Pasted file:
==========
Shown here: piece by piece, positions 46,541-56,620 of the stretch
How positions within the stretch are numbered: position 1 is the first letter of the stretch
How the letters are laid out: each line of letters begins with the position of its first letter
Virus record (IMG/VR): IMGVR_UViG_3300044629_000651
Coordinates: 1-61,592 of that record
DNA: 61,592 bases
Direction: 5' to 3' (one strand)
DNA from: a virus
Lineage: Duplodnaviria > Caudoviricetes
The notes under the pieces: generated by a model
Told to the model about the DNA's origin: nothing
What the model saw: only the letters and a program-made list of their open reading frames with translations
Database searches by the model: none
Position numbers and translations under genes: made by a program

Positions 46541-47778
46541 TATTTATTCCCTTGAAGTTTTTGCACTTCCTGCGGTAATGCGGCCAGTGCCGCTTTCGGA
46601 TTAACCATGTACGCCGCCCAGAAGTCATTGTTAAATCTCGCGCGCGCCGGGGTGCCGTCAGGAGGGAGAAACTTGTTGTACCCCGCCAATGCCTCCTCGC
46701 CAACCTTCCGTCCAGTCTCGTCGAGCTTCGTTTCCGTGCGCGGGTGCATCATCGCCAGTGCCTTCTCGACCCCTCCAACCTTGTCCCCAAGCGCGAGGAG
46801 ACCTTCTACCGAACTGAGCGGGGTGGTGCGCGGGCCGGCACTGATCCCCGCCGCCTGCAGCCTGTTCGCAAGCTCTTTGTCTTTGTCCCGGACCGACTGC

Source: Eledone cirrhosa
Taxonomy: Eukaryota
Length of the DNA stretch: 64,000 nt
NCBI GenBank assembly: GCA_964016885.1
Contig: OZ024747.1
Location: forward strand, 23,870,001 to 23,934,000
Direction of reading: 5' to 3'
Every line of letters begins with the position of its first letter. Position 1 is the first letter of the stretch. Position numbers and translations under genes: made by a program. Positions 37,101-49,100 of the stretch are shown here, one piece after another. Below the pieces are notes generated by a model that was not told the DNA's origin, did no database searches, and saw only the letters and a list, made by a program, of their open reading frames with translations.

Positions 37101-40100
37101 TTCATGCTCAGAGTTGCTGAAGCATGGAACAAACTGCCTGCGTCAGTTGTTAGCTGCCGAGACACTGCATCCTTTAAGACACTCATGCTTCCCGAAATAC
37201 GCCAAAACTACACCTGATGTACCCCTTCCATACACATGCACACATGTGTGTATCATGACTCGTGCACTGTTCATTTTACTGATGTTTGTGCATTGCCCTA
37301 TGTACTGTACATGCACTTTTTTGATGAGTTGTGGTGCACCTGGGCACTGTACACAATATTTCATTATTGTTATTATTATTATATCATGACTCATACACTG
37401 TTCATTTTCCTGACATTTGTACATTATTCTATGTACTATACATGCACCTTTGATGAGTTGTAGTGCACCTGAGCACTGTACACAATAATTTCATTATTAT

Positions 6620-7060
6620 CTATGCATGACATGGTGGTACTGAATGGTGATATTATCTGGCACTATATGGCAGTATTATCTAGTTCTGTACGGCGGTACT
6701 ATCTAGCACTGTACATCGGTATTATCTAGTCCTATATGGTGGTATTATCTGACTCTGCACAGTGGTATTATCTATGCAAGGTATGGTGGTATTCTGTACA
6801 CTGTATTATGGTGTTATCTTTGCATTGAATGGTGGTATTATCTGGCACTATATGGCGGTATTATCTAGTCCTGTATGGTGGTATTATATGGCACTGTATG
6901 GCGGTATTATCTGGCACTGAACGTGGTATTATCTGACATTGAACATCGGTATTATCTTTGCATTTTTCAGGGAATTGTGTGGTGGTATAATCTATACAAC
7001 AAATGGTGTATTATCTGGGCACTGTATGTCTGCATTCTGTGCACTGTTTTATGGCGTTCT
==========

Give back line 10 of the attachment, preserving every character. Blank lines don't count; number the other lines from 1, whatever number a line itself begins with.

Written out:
The notes under the pieces: generated by a model